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Quail Eggs

Celadon Quail Eggs

Celadon Quail Eggs Details

 

Celadon Quail Hatching Eggs

 

Celadon Quail are a special variety of Coturnix Quail who carry a rare, recessive gene that causes their eggs to be slightly variated shades of robin's egg blue. This recessive gene is known as the celadon, or "ce" gene.

 This celadon gene is an autosomal recessive gene. It means that for it to be expressed by laying blue eggs, the female laying the eggs must possess two copies of the gene. So, she must inherit this trait from both parents.

The eggs we are selling here, Celadon Quail Eggs, are laid by a female with the rare "ce" gene but must be fertilized by a male with the same gene for the offspring to lay Celadon eggs. We cannot tell if a given quail carries the "ce" gene by looking at them. The Celadon egg layers are not in themselves a separate variety of quail, any more than having black hair makes someone a different race. The ability to lay Celadon Eggs is simply a recessive trait that some Coturnix quail carry.

The Coturnix Quail that are hatched from Celadon Quail Eggs come in a very wide variety of colors and patterns, which can include Tibetan, Tibetan Tuxedo, Rosetta, Range, and Scarlet, among others. Some of them are likely to lay Celadon eggs themselves!

Incubation Time: Jumbo Brown Coturnix Quail Hatching Eggs will hatch in about 18 days.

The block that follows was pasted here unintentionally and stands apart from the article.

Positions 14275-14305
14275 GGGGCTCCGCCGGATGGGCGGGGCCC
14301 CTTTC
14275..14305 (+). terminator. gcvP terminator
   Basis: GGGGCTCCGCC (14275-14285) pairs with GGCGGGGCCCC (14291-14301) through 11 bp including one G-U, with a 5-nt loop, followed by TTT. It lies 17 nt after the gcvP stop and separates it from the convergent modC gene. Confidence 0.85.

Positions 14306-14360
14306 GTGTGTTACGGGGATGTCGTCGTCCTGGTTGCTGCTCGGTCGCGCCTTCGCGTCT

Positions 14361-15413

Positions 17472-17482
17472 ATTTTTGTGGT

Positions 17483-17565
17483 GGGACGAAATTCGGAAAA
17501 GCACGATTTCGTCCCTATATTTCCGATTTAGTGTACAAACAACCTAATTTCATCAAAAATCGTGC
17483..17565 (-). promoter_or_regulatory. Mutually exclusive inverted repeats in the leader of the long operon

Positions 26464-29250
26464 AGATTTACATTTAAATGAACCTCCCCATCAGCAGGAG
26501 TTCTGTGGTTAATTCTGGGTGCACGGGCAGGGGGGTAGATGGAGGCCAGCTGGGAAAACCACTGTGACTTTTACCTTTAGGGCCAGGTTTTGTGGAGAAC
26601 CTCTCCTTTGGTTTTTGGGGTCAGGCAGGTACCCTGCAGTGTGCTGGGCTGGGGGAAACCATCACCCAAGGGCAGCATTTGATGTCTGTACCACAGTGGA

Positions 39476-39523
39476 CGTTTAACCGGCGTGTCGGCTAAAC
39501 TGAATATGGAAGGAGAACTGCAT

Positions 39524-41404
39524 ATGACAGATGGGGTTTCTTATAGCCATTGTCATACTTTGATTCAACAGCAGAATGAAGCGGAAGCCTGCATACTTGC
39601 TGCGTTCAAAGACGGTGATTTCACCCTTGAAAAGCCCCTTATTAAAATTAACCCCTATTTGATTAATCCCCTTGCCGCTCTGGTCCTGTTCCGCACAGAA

Temperature/Humidity: Jumbo Brown Coturnix Quail Hatching Eggs will hatch best if incubated at 100 degrees F, decreasing to 98.5 degrees F during the final three days of incubation. Humidity should be kept at 45-55% until day 14 when it should be raised to 55-65% until the chicks hatch. Turning the eggs three times a day for the first 14 days is a solid practice. After day 14, stop turning the eggs.

Special Incubation Notes: Start up your incubator 2-3 days before your eggs are due to arrive. This gives your incubator time to come fully to temperature and to stabilize humidity levels. It is also a good practice to let your newly arrived eggs rest at room temperature for about 12 hours before placing them in an incubator. Place them large side up in a clean and dry egg carton. Incubators should be kept in a room with a constant even temperature and out of the sun.


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Celadon Quail Eggs

Celadon Quail Eggs

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